|18 October 2010|
It's the big players that make big games memorable. In a world tournament gold medal final you are bound to have plenty of them around.
To have such a final running smoothly though, you need to throw top quality officials into the mix.
That's where European referees come into play and it looks like two Europeans in the officiating trio is becoming the standard at the world stage.
Italian Luigi Lamonica and Spaniard Juan Carlos Arteaga refereed the FIBA World Championship Men Final in Turkey last month.
|For Vicente Bulto and Elena Chernova refereeing the World Championship Women Final was a huge reward|
A few weeks later, Elena Chernova of Russia and Vicente Bultó of Spain continued the trend, by making up two thirds of the officiating trio in the FIBA World Championship for Women Final in the Czech Republic.
For Bultó, this proves that "we have in Europe very experienced referees and the support and training we receive from the FIBA Europe Referee Department is the key to get this kind of success".
Chernova agrees: "The FIBA Europe Referee Department makes a very good job of developing officiating and bringing it to a high level. We have a fantastic referee website which contains extensive multi-faceted teaching material.
"During the long summer tournaments (Youth European Championships and EuroBasket Men and Women) we have daily clinics with our observers. It gives us everything that we need for good officiating."
Fans understand what it means for an athlete to play in a final, but it's not really clear how important it is for a referee.
Chernova tries to put it into perspective: "For me, it was a big prize to receive the nomination to the World Championship to begin with but, being nominated to the final was like winning the gold medal! This was the happiest day in my refereeing career.
"For a referee to receive such nomination, it means that you did a good job before the tournament as well as during the tournament, it means that you are trusted by FIBA, it means that you are representing the referee body on the court at this moment, it means that you are the happiest person!"
Bultó also felt this was a reward: "It meant to achieve a dream, a great success after years of working, training and trying to improve my officiating level. It was a very important recognition for my work as a referee."
Another aspect that referees have in common with players is developing a sense of camaraderie. It seems that building a team spirit is equally important.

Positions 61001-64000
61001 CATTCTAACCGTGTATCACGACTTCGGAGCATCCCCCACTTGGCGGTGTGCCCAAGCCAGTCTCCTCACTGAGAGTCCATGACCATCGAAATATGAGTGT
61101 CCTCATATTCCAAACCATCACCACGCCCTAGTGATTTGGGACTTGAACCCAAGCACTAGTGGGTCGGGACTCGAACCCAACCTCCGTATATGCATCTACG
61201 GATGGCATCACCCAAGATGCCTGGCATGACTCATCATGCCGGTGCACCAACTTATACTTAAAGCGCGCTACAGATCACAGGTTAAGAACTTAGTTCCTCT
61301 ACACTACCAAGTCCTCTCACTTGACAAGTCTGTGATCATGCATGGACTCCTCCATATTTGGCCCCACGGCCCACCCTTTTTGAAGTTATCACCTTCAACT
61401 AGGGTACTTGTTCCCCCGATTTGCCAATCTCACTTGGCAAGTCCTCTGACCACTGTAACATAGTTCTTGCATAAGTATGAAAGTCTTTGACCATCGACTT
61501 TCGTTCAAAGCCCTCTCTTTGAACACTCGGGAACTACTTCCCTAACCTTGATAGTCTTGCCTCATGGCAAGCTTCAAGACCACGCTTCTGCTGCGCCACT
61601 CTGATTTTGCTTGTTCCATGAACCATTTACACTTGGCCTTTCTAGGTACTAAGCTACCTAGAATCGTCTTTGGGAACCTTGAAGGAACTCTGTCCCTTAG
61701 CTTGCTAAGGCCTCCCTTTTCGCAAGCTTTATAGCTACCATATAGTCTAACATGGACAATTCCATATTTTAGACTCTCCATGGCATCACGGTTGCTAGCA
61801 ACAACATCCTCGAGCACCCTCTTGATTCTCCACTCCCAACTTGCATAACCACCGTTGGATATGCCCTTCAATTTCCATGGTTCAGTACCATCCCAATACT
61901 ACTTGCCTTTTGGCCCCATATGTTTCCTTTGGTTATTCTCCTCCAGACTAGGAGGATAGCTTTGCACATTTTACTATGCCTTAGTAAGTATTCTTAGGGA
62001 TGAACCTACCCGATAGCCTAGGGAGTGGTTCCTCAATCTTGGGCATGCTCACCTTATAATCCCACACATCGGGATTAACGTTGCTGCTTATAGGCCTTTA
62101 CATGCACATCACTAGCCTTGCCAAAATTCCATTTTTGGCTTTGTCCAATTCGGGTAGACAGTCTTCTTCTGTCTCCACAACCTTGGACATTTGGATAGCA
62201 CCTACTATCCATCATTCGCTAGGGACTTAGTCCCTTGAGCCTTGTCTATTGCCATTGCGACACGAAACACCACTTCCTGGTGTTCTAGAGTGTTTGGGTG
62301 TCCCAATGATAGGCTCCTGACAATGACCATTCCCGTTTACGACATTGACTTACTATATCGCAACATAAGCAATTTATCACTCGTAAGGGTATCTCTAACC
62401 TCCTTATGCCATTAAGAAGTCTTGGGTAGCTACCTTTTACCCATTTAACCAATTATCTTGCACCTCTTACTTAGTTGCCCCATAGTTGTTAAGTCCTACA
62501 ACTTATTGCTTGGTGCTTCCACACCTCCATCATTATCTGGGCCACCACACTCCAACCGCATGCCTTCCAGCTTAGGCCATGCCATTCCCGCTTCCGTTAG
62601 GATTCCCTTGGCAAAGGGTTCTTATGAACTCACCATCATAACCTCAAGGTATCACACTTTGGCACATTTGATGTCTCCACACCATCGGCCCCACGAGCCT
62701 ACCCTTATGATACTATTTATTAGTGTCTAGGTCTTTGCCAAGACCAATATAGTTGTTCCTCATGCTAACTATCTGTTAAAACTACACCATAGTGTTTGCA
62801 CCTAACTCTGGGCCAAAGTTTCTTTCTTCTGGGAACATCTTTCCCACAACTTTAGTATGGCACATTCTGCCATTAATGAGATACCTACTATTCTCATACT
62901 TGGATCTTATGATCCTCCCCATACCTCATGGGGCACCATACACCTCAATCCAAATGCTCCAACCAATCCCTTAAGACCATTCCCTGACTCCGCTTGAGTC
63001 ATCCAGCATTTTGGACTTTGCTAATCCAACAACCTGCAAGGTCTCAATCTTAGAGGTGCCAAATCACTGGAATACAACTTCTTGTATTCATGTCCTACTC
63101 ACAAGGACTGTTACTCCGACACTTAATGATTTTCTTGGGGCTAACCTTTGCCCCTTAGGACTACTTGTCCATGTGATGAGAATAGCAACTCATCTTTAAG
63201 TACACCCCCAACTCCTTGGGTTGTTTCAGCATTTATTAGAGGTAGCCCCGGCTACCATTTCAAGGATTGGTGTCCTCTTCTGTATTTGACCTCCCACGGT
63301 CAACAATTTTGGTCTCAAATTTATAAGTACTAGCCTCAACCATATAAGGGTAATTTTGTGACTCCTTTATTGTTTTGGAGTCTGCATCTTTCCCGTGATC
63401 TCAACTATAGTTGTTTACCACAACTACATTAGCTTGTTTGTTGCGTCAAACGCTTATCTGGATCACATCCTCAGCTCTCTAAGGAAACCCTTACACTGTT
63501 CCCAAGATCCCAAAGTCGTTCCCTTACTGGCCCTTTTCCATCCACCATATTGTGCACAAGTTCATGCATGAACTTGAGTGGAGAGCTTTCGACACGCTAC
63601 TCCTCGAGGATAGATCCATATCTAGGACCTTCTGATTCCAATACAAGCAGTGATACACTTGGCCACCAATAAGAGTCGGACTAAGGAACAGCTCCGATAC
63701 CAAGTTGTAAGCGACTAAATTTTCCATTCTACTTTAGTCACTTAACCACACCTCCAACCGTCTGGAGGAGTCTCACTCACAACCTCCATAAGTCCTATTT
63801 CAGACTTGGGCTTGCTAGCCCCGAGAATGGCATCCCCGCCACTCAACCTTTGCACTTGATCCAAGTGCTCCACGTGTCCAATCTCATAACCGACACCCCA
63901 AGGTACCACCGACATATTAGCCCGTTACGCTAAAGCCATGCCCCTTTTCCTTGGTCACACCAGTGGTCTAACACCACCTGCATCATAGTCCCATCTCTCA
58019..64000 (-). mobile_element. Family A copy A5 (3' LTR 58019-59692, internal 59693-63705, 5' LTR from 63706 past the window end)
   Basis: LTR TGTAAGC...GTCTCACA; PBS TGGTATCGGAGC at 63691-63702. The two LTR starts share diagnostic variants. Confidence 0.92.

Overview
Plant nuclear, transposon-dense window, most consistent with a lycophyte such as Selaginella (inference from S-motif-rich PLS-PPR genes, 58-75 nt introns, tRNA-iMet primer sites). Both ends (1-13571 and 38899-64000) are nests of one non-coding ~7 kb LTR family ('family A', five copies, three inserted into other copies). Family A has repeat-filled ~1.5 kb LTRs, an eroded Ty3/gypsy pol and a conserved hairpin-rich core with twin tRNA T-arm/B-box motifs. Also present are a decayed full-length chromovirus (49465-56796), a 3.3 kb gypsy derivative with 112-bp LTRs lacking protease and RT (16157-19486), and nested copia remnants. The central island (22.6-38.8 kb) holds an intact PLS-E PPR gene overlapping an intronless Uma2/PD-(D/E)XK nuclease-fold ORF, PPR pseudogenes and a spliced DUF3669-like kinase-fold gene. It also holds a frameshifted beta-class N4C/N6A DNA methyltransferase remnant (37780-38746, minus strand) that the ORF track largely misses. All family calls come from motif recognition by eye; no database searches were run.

"My best memory of the final", says Bultó,"was the last minute of the game."
|Team spirit is what the two referees will keep as their best memory of the final|
"It was already decided (USA were up by 20 points) and all the fans stood up and applauded the teams. Our hug with my partners Fernando (Fernando Jorge Sampietro of Argentina, the third official) and Elena when the game finished, I will keep it in my memory all my life."
Chernova will treasure the same memory: "The fantastic atmosphere in the gym with more than 6,000 spectators, the energy of the basketball fans and players and finally the super climate inside our small team, the referee team. That is what is more valuable for me, our small team - Vicente, Fernando and me..."
Both Chernova and Bultó will keep this beautiful image in their minds forever, however they don't seem to be losing focus on what the future holds for them and European referees in general.
Constant progression seems to be their aim and they both believe that refereeing all year long at the highest level in both their domestic leagues and the European competitions is the key.
"Referees in Europe are lucky!" the Spanish official says.
"There are very strong national leagues and international competitions. Having the opportunity to referee high level games all the time helps referees to improve. The best basketball means the best players, coaches and referees."
For Chernova too, referees are a part of the constant progress of the game, just like the athletes.
"Every game, every tournament gives you unique experience, especially officiating strong competitions. Each team (tries to have) the best players, best players who make, create modern basketball. Basketball advances and at the same time you, as a referee, have to advance too. I think it's an infinite process."